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Print version ISSN 0327-9545

Biocell vol.30 no.1 Mendoza Jan./Apr. 2006


Visualization of the ribosomal DNA (45S rDNA) of Indica rice with FISH on some phases of cell cycle and extended DNA fibers

Zong-Yun Li1,2*, Mei-Li Fu1, Fang-Fang Hu1, Shu-Feng Huang1, And Yun-Chun Song2

1. School of Life Science, Xuzhou Normal University, Xuzhou 221116, China;
2. Key Laboratory of MOE for Plant Developmental Biology, Wuhan University, Wuhan 430072, China.

Address correspondence to: Zong-Yun Li. School of Life Science, Xuzhou Normal University, Xuzhou 221116, CHINA. E-mail: or

Abstract: The ribosomal DNA (45S rDNA) behaviors during the cell cycle were analyzed on interphase nuclei, prophases, metaphases, pachytene chromosomes and extended DNA fibers in rice (Oryza,sativa ssp.indica cv.Guangluai No.4) by using high-resolution fluorescent in situ hybridization (FISH). The results show that 45S rDNA is located at the ends of short arms of chromosomes 9 and 10. But the signals are much more intense on chromosome 9 than on  chromosome 10 in metaphase. Pachytene chromosome has rDNA signal arrays on chromosome 9. Different phases are described and discussed. These results indicate that the activity of rDNA at individual loci may also vary through the cell cycle in rice. On extended DNA fibers, 45S rDNA signals appear as strings of numerous red spots, but some signals are missed in some regions, probably result from weak signals or intergenic spacers.

Keywords: Cell cycle; Fluorescent in situ hybridization (FISH); Ribosomal DNA (45S rDNA); Pachytene chromosomes; Indica rice


Genome sizes differ greatly in plants due to the presence of different amounts of repeat DNA sequences (Bennetzen, 1996; Graham, 1995). Two basic types of organization have been observed for repeated DNA sequences. One is tandem repeated sequence, and the other is interspersed repeated DNA sequences. Tandem repeat sequences include several types of repeat sequences, such as satellite DNA, ribosomal RNA genes (45S rDNA), 5S ribosomal RNA genes, telomeric repeats (Lapitan, 1992).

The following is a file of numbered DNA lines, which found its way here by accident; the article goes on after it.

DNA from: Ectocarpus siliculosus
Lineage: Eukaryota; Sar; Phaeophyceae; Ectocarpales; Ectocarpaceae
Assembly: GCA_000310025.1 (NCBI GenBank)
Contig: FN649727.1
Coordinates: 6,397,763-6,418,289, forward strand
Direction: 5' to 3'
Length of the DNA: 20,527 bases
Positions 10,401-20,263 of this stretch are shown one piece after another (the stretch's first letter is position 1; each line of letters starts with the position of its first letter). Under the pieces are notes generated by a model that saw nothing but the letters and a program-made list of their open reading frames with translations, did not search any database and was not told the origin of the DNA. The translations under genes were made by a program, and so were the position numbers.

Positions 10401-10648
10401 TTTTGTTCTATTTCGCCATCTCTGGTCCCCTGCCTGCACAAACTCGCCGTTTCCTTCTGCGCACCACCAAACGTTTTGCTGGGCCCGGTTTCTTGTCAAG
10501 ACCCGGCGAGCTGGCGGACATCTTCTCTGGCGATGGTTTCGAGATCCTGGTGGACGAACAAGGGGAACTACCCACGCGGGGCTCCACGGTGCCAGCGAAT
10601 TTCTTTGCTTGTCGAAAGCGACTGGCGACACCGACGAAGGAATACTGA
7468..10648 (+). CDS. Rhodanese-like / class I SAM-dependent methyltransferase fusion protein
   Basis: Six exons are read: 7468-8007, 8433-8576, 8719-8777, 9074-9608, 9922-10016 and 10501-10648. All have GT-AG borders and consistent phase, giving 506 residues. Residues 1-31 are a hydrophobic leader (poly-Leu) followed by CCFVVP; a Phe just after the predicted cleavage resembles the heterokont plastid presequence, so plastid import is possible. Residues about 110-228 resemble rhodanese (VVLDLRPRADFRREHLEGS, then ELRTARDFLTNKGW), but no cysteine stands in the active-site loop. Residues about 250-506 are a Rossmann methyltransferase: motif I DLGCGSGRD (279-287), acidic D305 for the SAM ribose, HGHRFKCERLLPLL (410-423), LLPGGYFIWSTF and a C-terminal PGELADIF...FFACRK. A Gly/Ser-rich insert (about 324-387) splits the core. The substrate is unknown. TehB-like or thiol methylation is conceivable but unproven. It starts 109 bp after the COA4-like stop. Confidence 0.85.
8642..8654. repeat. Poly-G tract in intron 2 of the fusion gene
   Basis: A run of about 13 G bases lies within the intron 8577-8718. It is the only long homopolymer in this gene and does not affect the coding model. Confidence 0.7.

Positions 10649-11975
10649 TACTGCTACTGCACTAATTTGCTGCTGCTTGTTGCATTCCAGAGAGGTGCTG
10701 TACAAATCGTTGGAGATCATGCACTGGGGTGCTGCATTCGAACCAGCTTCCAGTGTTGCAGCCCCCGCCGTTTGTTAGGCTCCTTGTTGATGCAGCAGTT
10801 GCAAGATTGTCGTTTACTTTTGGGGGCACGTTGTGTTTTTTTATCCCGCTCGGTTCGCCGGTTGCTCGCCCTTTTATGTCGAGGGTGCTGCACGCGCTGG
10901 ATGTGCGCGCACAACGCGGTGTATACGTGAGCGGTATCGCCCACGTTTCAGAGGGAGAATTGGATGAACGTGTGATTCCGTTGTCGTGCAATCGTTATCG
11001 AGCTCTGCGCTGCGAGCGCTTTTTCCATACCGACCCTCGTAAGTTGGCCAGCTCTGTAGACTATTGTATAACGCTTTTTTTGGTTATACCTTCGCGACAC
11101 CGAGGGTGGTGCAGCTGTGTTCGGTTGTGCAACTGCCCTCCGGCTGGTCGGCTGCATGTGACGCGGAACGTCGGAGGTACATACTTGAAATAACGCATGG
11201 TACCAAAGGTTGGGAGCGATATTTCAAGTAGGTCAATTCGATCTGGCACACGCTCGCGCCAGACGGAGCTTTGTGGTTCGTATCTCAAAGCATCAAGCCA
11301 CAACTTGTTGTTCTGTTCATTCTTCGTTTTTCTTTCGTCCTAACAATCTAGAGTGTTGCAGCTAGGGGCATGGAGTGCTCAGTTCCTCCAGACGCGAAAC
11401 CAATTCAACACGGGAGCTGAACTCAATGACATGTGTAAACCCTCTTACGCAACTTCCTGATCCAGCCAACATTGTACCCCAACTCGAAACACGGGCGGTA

The ribosomal DNA repeating unit consists of a transcribed unit (25 S, 18 S and 5.8 S rRNA genes), which is coding regions and highly conserved both in length and in their nucleotide sequences within the plants, and intergenic spacer sequence (IGS) that separates adjacent repeating units, which is highly variable (Long and Dawid, 1980). The length of an rDNA repeat in plant species varies from different species. For instance, the lengths in rice, potato, tomato and  heat are 7.8 kb, 8.8-9.0 kb, 9.1 kb and 18.5kb respectively. Length heterogeneity within individuals was often observed in rice. The length observed for the rDNA repeating unit range from 7.8kb to 18.5kb in plants (Lapitan, 1992). The organization and nucleotide sequences for coding regions and spacers are now available for rice (Takaiwa et al., 1990). Numbers of rDNA loci range from 1 to 3 among the species tested in rice (Fukui et al., 1994; Shishido et al., 2000). But the ribosomal DNA (45S rDNA) behaviors during the cell cycle have not been reported by now.
Fluorescence in situ ybridization (FISH) is undoubtedly  the most versatile and accurate for ordering and positioning specific DNA sequences on the chromosomes (Fransz et al., 1996). Pachytene chromosomes are 10 times longer than somatic metaphase chromosomes. Therefore, pachytene FISH also provides a  high resolution for mapping DNA probes to specific chromosomal regions. Due to the resolution is increased to 2 kb on extended DNA fibers, the fiber based fluorescence in situ hybridization (Fiber-FISH) technique has been applied for small repetitive sequences (Fransz et al., 1996; Jin et al., 2004; Ohmido et al., 2001), copy numbers (Li et al., 2002; Ohmido et al., 2000), gap between contigs (Cheng et al., 2001), comparative genome research (Jackson et al., 2000), transgenic loci analysis, mono-chromosome additional line (Jin et al., 2001; Mesbah et al., 2000) and the same in plants. This technique has been widely applied and developed yet in plants (Jin et al., 2004).
Here, we report the different intensity of 45S rDNA signals in interphase nuclei, metaphases and  pachytene chromosomes. We also show the string signals of 45S  rDNA on extended DNA fibers in rice (Oryza,sativa ssp.indica cv.) "Guang Luai 4", which is the representational tested material adopted in China in performing international Rice Genome Program (RGP).

Materials and methods